UKRAINE UPDATE: 22 AUGUST 2022
Biden, three European leaders hold talks; Zelensky warns of possible ‘cruel’ Russian action
German Chancellor Olaf Scholz spoke to the leaders of the US, France and the UK on Sunday about the need to continue supporting Ukraine’s defence against Russia, according to a German government spokesman. The call had not been previously announced.
President Volodymyr Zelensky warned that Moscow “may try to do something particularly nasty, particularly cruel” as Ukraine prepares to celebrate its Independence Day on Wednesday, which is also the invasion’s six-month mark.
Russia is investigating the car bombing death of the daughter of a prominent Russian nationalist and ally of President Vladimir Putin on Saturday. Darya Dugina had been sanctioned by the US and UK over her role in spreading disinformation about the Ukraine war.
- Russia probes car bomb that killed daughter of Putin ideologist
- Germany may resort to nuclear plants to plug Russian gas gap
- Pentagon announces $775m of weapons in new Ukraine package
- Kremlin may delay annexation moves as invasion progress slows
On the ground
Russia’s invasion of Ukraine is nearing the six-month mark, which will arrive on Wednesday — also Ukraine’s Independence Day. Overnight, Russia fired five Kalibr missiles from the Black Sea at Odesa with three missiles hitting a Ukrainian agriculture company’s assets, including grain storage. Moscow’s troops continued shelling Nikopol city in the Dnipropetrovsk region, knocking out electricity to 3,000 people. Russia also continued to shell Kharkiv and the Kharkiv region; local authorities there extended curfew hours from Monday. Russia’s defence ministry said it had destroyed an ammunition depot in Odesa containing missiles for US-donated HIMARS rocket systems, as well as US howitzers at combat positions in the Kherson region.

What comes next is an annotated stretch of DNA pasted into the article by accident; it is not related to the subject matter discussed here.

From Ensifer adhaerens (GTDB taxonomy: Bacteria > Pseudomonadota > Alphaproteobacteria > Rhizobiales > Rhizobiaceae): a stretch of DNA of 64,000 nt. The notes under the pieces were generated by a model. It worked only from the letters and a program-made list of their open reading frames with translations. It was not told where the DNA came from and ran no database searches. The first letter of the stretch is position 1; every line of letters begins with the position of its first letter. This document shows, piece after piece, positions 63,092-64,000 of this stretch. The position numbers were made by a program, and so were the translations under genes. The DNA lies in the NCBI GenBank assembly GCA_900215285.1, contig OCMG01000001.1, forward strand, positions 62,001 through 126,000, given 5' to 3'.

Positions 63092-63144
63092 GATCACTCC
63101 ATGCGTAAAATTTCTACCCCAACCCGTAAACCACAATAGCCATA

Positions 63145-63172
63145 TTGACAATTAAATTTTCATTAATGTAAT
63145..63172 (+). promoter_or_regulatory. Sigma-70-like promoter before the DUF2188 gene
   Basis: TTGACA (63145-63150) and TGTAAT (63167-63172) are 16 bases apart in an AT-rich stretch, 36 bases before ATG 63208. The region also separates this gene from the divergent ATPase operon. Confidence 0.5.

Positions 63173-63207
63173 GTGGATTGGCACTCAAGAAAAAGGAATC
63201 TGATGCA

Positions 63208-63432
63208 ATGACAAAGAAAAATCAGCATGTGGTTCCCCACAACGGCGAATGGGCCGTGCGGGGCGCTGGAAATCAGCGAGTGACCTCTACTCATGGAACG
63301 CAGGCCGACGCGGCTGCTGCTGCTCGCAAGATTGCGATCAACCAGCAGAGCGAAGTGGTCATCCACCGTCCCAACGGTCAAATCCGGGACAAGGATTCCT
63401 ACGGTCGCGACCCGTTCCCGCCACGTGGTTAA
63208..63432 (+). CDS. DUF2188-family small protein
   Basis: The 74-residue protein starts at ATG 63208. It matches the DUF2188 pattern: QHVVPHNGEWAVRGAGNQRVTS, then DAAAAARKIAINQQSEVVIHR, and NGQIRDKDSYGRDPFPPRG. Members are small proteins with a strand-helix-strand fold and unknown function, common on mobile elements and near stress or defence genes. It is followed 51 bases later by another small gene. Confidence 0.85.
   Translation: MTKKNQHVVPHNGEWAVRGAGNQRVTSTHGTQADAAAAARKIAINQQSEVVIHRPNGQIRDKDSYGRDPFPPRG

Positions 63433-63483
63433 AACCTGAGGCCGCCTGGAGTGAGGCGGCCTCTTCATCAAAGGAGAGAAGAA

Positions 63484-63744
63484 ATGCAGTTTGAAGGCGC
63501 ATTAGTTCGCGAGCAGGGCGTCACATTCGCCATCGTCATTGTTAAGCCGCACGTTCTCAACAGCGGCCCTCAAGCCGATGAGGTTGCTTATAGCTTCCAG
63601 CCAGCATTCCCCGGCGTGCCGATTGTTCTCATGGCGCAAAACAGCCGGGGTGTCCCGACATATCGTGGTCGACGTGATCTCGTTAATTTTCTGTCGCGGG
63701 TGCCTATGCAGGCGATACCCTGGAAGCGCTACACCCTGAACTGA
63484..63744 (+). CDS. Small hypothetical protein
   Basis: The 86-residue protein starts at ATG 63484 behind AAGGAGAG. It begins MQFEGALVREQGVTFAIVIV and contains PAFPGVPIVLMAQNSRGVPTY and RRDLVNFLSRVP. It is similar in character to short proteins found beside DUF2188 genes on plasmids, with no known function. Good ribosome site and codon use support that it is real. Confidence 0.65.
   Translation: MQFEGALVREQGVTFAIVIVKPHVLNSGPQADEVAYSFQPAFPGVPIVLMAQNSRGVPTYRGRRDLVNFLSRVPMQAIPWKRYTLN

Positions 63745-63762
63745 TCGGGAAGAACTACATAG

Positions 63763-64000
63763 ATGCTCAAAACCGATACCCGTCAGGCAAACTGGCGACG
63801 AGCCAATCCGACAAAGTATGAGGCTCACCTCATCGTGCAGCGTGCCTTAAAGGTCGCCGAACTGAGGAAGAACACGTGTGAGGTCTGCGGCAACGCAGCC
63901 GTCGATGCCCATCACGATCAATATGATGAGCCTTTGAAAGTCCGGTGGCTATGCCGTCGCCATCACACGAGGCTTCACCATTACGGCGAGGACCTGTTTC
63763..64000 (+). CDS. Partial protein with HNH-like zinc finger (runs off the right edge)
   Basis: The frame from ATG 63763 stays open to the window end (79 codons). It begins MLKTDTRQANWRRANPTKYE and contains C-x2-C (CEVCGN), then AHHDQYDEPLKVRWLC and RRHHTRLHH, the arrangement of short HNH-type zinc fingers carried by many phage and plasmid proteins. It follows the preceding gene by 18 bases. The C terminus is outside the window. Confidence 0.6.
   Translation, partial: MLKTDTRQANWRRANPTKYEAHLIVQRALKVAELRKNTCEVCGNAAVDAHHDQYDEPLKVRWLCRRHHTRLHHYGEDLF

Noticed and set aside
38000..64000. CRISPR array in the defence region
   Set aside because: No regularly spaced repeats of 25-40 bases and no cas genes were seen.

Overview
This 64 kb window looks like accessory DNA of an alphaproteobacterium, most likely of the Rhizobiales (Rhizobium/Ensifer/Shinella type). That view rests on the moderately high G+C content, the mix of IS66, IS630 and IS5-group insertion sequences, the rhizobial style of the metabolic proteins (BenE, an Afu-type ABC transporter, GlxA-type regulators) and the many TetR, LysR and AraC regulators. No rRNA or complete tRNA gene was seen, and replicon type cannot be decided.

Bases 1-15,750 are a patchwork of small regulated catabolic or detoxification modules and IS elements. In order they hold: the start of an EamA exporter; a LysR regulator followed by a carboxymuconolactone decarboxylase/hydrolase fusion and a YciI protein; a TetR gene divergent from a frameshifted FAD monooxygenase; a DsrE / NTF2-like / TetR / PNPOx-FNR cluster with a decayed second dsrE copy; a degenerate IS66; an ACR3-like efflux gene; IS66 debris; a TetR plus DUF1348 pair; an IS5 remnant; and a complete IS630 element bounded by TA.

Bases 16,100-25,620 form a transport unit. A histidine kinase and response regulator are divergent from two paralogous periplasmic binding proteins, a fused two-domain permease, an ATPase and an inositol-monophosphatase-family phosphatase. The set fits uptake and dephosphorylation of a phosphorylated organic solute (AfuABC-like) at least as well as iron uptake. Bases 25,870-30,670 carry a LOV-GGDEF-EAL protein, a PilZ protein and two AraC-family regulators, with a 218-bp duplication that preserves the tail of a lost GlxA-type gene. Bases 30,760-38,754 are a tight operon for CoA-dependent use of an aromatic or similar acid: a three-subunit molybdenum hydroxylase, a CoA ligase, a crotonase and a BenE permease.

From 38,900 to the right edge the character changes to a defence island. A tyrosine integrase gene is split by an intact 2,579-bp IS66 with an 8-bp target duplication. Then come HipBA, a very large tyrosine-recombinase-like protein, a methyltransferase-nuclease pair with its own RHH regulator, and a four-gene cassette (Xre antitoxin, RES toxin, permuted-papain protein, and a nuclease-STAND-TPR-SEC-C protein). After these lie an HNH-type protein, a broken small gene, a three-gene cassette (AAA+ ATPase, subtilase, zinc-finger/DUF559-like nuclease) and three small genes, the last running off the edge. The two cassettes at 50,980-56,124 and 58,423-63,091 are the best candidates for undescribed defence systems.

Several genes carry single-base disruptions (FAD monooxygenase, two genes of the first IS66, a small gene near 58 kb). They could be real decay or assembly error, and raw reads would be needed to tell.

Germany may resort to nuclear plants to plug gas gap
Germany may not be able to replace all its imports of Russian natural gas this winter and might have to resort to nuclear power to plug part of the gap, the nation’s two most powerful leaders said. Chancellor Olaf Scholz and Economy Minister Robert Habeck emphasised that extending the lives of the nation’s last three atomic reactors is only an option because of worries that Germany can’t replace dwindling natural gas supplies from Russia.
Russia to probe Dugina car-bomb death; Ukraine denies role
Russia’s Investigative Committee said it had opened a murder case in the death of Darya Dugina in an apparent car bombing near Moscow on Saturday night. Dugina, a journalist sanctioned by the US and UK for spreading disinformation about Russia’s invasion of Ukraine, is the daughter of far-right political strategist Alexander Dugin. An SUV driven by Dugina exploded in flames as she was driving about 20km west of the capital, according to reports. Andrey Krasnov, a family friend, told Tass that the Toyota Land Cruiser belonged to Dugin, who had intended to travel home with his daughter from an event, but “went in a different way”. Dugin, 60, is believed to be an ally of Vladimir Putin and to have influenced the Russian president’s views. He was sanctioned by the US in 2015 for his alleged involvement in Moscow’s annexation of Crimea. Russian foreign ministry spokeswoman Maria Zakharova said Russia would investigate possible Ukrainian involvement in the incident. Mykhailo Podolyak, a senior adviser to Ukraine’s president, said on Ukrainian television that Kyiv had “absolutely nothing to do with this”.